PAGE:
Bancroftian Filariasis: Long-Term Effects of Treatment with Diethylcarbamazine in a Haitian Population

Mark L. EberhardDivision of Parasitic Diseases, National Center for Infectious Diseases, Centers for Disease Control, Public Health Service, US Department of Health and Human Services, Atlanta, Georgia

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Jennifer W. DickersonDivision of Parasitic Diseases, National Center for Infectious Diseases, Centers for Disease Control, Public Health Service, US Department of Health and Human Services, Atlanta, Georgia

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Allen W. HightowerDivision of Parasitic Diseases, National Center for Infectious Diseases, Centers for Disease Control, Public Health Service, US Department of Health and Human Services, Atlanta, Georgia

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Patrick J. LammieDivision of Parasitic Diseases, National Center for Infectious Diseases, Centers for Disease Control, Public Health Service, US Department of Health and Human Services, Atlanta, Georgia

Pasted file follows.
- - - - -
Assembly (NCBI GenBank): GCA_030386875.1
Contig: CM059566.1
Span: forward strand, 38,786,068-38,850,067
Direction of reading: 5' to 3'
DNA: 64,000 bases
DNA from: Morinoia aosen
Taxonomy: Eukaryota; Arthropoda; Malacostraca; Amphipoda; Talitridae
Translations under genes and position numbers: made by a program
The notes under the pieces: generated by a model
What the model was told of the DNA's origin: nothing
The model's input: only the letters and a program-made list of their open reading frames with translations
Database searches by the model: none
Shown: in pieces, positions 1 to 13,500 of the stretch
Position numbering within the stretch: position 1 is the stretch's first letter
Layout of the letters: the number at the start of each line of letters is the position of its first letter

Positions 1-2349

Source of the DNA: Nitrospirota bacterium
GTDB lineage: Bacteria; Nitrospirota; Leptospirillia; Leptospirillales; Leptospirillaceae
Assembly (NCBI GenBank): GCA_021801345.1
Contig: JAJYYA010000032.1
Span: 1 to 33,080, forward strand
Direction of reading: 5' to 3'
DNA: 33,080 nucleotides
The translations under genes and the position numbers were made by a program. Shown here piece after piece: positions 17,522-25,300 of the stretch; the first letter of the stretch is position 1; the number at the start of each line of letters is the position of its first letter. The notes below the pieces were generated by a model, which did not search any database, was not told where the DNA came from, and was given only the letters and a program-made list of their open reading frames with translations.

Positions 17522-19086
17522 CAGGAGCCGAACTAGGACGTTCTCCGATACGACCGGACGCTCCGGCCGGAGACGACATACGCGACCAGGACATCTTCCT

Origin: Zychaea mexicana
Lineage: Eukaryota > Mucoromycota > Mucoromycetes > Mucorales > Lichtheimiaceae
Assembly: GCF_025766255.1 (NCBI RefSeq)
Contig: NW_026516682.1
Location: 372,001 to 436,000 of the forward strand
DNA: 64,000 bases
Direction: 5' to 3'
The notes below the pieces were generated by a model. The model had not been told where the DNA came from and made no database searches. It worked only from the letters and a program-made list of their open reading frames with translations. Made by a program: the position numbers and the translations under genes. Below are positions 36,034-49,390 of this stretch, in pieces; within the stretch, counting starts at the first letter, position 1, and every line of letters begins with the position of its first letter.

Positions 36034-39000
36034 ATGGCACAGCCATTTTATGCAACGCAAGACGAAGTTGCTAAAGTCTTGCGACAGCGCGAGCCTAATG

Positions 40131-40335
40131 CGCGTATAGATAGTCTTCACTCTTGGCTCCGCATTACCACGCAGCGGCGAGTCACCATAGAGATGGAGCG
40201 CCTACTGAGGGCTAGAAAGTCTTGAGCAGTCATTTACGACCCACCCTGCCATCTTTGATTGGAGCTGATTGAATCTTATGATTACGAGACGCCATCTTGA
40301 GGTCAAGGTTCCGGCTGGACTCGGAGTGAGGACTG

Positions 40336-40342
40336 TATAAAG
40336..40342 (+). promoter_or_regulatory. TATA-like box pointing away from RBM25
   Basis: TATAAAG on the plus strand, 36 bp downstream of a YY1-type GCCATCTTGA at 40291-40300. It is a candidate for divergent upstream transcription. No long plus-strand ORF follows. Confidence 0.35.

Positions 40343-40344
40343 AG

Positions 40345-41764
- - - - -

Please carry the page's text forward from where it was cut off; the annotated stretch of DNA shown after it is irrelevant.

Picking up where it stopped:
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Two groups of Wuchereria bancrofti-infected Haitians who had undergone treatment with diethylcarbamazine (DEC) were followed for up to five years after treatment to document the long-term effects of treatment on adult worms and microfilariae and on the recurrence of infection. One group of 69 persons who had received 12 daily treatments had a significant decrease in microfilaria levels until year 4, when a small number of individuals experienced a resurgence of this parasite stage in the peripheral blood. In a second group of 57 persons who had been treated weekly for 12 consecutive weeks, there was a greater reduction in the microfilaria levels following treatment, and for the full four years of followup, these levels remained more depressed than those of the group that received daily treatment. Our results indicate that DEC kills or permanently sterilizes adult W. bancrofti. Furthermore, these results demonstrate conclusively that in Haiti, the use of DEC provides long-term benefits to treated persons, even though they continue to reside in an area with endemic filariasis.

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